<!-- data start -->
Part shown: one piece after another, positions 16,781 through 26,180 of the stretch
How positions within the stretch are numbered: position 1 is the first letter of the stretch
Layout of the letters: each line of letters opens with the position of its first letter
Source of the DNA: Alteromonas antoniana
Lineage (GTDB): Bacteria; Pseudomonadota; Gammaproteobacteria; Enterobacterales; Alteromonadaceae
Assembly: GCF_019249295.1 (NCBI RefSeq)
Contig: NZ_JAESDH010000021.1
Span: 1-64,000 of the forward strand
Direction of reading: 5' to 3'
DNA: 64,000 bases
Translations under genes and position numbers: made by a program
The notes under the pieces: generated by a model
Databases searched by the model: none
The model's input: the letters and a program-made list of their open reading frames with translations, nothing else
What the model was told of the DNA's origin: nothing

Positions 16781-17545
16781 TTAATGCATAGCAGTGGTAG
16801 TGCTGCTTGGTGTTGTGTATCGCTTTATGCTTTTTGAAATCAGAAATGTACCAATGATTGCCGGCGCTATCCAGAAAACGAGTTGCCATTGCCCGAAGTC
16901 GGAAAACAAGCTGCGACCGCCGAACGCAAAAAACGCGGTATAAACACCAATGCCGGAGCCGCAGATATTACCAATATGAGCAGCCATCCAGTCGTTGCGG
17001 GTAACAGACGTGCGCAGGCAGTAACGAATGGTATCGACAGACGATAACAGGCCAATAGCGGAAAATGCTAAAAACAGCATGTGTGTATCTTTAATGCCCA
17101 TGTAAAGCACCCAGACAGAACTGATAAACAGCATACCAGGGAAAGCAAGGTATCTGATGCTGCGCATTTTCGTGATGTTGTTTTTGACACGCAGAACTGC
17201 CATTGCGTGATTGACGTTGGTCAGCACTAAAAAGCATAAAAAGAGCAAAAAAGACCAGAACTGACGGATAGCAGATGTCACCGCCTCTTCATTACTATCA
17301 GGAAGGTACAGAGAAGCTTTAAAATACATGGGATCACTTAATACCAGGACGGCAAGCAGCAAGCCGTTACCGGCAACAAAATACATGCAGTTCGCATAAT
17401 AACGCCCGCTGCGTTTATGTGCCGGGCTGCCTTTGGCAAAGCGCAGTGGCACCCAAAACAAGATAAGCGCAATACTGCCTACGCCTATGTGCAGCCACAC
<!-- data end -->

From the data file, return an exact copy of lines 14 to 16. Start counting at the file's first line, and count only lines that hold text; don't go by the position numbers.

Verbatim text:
The model's input: the letters and a program-made list of their open reading frames with translations, nothing else
What the model was told of the DNA's origin: nothing

Positions 16781-17545